The ad photo for the new exhibit at The Andy Warhol Museum, Warhol Live: Music and Dance in Andy Warhol's Work, features Andy peering at the viewer through the hollow of a tambourine, his head wreathed in shining cymbals. The image is apt. Warhol is frequently characterized as having surrounded himself with glamor, hipness and the magical aura of the Beautiful People. But at his nominal North Side headquarters, at least, it's been rare that the artist's celebration of celebrity, and his involvement in the active culture of the living, breathing "star" -- rather than the drifting notion of fame -- has been this cogently laid out.
The museum's seventh floor is devoted to Warhol's ties to rock music and performance. Of course, associating Warhol with rock 'n' roll has been done, and done again. But here the notion is demonstrated. The silkscreened portraits of famous faces, and the party photographs by Billy Name or some other hench-documentarian, still abound. But also exhibited are less-frequently seen shots of members of the Velvet Underground laughing with one another as they play. Nearby, viewers can enjoy the portrait-style screen tests of the band (tastefully and effectively arranged in a row of five small monitors) and of exemplary whackjob Salvador Dali (who somehow manages never to blink). Dali's presence might seem anomalous, but in his public bearing and self-indulgent eccentricity, he was, after all, every bit a rock idol.
There is a share of kitsch. Though it's well known that Warhol himself hoarded more than a little paraphernalia, the guitars that once belonged to the Velvets, encased in glass, lean too far toward the Rock and Roll Hall of Fame. And the pinball machines in the lobby seem a strange addition.
The artist, we see, was even more adept at collecting famous faces. Besides Lou Reed and John Cale, the halls are loaded with society shots of Mick Jagger, Liza Minnelli, Debbie Harry, Bob Dylan. On a sixth-floor monitor playing an episode of Andy Warhol's 15 Minutes, a younger Ian McKellen even strolls into the frame to recite a little poetry.
But if a few dozen photographs of schmoozing tabloid bait don't thrill you, don't be deterred. The Warhol augments its serigraphed staples with a few less-familiar extras. One such is a Marilyn (wait for it) screened onto a small, gold-ground canvas. Unyieldingly reverent even in its humble size, the painting exposes the elusive Andy in a way rarely seen, the subject's lipstick-bounded smile adopting the somber significance of the churchgoing Warhola boy's sacred Virgin. It's a bit sad and a bit weird when viewed as such an unequivocal distillation of Warhol's obsession with stardom.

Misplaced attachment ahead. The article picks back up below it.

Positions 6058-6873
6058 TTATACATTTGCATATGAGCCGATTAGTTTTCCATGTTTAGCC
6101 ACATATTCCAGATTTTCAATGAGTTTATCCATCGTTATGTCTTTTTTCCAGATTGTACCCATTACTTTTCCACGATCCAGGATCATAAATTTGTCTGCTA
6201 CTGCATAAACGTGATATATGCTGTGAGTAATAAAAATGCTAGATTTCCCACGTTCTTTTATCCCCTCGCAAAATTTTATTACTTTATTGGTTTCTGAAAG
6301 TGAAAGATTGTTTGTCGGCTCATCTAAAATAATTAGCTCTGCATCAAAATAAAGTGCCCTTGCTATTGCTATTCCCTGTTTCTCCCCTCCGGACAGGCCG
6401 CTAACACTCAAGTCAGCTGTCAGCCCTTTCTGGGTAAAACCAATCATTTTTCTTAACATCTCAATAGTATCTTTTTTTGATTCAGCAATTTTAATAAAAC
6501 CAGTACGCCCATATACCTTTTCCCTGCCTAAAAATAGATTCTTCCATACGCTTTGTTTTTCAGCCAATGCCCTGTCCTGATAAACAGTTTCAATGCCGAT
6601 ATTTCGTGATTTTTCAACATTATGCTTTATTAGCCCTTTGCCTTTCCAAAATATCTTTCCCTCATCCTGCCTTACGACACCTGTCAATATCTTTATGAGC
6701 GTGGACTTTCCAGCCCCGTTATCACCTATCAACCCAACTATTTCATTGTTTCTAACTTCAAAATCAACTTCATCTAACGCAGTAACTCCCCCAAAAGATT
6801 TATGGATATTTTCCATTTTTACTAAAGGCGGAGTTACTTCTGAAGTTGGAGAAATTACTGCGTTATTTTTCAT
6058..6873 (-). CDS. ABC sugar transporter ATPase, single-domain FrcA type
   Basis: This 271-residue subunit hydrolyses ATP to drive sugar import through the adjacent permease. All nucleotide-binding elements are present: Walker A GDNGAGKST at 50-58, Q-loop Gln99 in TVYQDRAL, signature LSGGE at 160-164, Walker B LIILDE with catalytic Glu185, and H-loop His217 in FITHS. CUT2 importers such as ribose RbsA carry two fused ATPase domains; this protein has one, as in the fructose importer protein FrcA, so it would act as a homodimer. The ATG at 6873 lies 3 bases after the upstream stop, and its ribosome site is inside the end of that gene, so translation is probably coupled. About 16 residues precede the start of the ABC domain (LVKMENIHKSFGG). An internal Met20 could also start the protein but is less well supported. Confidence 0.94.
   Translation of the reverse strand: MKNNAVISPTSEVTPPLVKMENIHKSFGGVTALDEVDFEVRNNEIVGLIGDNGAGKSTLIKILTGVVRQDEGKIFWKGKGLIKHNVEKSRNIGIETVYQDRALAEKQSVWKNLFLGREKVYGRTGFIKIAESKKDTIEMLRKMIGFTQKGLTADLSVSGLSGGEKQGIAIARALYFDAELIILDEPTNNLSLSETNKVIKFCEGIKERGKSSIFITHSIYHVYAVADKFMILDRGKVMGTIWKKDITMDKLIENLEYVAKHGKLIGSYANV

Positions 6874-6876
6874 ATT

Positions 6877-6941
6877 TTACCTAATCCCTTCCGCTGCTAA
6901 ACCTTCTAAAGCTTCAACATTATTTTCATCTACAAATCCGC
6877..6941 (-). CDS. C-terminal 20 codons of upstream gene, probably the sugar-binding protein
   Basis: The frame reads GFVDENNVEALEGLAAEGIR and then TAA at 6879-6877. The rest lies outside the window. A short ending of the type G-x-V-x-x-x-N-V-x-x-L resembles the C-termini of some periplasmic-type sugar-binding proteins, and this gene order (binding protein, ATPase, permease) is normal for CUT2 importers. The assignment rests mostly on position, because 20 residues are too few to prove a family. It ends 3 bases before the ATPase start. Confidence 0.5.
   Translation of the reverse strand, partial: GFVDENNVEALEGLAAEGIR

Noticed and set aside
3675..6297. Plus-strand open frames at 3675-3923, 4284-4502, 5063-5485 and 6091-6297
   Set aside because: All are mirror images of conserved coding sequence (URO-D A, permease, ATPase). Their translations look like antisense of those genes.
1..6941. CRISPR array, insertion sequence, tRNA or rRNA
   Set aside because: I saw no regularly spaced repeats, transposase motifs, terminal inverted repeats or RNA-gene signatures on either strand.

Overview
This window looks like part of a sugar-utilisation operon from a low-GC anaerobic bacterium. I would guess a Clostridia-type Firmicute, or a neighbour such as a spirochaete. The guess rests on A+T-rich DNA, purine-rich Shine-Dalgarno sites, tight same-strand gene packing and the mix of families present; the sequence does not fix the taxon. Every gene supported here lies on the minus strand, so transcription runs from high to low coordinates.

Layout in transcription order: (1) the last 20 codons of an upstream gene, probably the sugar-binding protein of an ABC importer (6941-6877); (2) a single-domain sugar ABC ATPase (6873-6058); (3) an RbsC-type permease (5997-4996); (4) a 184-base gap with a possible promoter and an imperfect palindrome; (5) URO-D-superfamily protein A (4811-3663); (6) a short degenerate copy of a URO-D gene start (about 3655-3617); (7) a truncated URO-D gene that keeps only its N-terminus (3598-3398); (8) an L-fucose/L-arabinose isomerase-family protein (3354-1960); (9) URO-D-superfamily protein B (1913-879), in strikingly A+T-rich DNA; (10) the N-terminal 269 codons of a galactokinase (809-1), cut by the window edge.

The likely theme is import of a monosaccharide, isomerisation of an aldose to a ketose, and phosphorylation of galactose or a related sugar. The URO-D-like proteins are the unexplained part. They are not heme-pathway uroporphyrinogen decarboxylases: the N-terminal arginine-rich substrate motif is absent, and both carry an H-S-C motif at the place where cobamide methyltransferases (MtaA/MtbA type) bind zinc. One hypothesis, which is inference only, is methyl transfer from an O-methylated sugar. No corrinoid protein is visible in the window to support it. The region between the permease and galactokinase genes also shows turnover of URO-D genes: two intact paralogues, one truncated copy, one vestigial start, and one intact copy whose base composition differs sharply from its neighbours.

The mainstay "Elvis 11 Times" also has some company nearby, with single, double and triple prints on the same silver ground. For your consideration, it's the Warhol portrait formula distilled -- the importance of the basic image gives way to the absence of setting and the possible implications of repetition. Why one Elvis, or three, or 11?
Warhol's early illustration work also receives face time. Some of his fashion-oriented commercial work appears, as do a gestural drawing for a production of The Magic Flute and endearingly innocent doodles like "Three Music Staffs with Faces." And in a use of archival footage so natural and effective it's a wonder it's only being exploited now, film of the 1968 Merce Cunningham dance production Rainforest, which involved Warhol's "Silver Clouds," plays on a screen inside the "Silver Cloud Room" itself. The peripheral addition of the real balloons recalls the kinetic immediacy of the original.
It's this sort of resourcefulness that makes Warhol Live, while still another Warhol survey, an exceptionally engaging and informative one. The museum has assembled an unusually well-rounded, sometimes even tongue-in-cheek look at Warhol as both manipulator and disciple of stardom, at once enigmatic mastermind and gawking little boy.
Warhol Live continues through Sept. 13. The Andy Warhol Museum, 117 Sandusky St., North Side. 412-237-8300 or www.warhol.org
- Photo courtesy of The Andy Warhol Museum.
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